Her whole being just screams money. Her outfits have a clean simplicity to them, but they span a wide range of colors, fabric textures, and silhouettes with a parade of blouses, dresses, blazers, skirts. She has a serious commitment to pearls but also is never overly flashy in her appearance. She has money, but she doesn’t need to scream about it (she screams about plenty else), and her seriously glowy skin topped off with an upgraded pixie cut takes her from “Can I speak to your manager” to “I’ve had your manager fired now get away from me.”
She definitely stands on the more minimal end of the makeup spectrum as well; when she’s not on a rampage, and honestly even when she is, I cannot stop looking at her skin. It’s the literal epitome of everything I’m patting and layering my way towards. Obviously there is makeup involved, but I’m not referring to the perfectly even tone of it, but more so the quality of how healthy and resilient it looks. Nothing about her complexion says irritated, flaky, or congested, and that truly is skincare goals.
Kim Seo Hyung as Kim Joo Young (the education coach from hell)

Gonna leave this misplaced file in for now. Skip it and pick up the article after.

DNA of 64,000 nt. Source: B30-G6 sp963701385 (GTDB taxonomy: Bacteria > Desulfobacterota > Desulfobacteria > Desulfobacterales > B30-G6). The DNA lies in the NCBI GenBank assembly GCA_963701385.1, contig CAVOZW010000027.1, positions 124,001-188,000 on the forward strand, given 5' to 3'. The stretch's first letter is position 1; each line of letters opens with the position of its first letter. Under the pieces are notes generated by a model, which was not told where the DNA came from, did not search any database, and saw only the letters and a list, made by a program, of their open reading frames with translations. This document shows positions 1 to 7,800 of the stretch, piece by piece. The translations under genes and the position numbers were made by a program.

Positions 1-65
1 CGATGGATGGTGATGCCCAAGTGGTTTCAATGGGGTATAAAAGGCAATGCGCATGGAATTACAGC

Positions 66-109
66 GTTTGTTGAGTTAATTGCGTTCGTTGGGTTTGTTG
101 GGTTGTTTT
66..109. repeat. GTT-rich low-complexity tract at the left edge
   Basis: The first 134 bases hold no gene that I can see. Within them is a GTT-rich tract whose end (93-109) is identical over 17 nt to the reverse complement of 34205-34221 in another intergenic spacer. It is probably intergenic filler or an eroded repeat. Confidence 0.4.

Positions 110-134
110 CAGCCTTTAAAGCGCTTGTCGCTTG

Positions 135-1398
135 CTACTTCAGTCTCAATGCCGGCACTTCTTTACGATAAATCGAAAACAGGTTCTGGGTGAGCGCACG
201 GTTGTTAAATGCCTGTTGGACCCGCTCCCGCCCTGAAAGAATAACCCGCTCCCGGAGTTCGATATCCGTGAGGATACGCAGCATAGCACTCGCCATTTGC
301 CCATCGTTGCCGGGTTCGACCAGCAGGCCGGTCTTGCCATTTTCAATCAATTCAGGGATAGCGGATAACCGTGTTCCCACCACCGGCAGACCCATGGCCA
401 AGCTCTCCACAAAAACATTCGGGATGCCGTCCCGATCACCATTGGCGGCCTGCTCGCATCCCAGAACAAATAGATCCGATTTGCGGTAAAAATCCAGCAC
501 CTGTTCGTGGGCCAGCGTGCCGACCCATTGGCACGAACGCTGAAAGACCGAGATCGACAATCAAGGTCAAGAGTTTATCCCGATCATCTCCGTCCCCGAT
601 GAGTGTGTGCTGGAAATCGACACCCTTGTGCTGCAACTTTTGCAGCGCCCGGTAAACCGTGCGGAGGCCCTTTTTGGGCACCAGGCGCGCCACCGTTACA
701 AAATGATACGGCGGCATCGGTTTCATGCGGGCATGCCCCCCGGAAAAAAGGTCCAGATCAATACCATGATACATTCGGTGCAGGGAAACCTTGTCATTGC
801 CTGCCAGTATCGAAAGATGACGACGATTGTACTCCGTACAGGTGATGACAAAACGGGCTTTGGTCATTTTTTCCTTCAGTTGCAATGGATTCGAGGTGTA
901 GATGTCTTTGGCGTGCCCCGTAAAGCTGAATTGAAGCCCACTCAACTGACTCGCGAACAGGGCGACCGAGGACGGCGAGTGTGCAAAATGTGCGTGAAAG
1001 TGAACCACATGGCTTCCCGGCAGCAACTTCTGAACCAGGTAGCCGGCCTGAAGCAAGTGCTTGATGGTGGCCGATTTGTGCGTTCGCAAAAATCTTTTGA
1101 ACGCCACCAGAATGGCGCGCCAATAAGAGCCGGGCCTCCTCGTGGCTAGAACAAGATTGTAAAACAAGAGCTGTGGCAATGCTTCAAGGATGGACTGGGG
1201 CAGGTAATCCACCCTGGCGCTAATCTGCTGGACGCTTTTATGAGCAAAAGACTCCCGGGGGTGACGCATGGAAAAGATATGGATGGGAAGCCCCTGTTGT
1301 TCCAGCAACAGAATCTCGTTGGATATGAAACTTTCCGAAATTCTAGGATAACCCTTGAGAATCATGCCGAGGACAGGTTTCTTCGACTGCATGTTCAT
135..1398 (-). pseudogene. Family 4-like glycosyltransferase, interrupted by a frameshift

Kim Joo Young holds the keys to the castle, so to speak. In this intense race of the four main families to get their children in the Ivy League of Korean higher education, she calls the shots and can dictate if the lifelong dreams of these children and their parents (mostly their parents, let’s be real) come to fruition or not. What this boils down to is that she is one of the only people that some of the characters not only respect but actually show any type of submissiveness or humility towards. She doesn’t come from money, isn’t impressed by any of their wealth, and this is not the first time she’s had people begging her to help their children succeed. Her calculated manner oozes out of everything from her voice to her outfits and her makeup.
Structured. Black. Outfits. I don’t recall her wearing much else, and with her hair slicked back into a ballerina bun basically at all times, you really can see how minimal yet severe her look is throughout the series. Her brows have a defined point throughout the top and the line underneath is razor sharp going up at a slight diagonal, adding to how, well, pissed she looks the entire time. I would be too if my job consisted of droves of rich families bringing in their “gifted” children for help.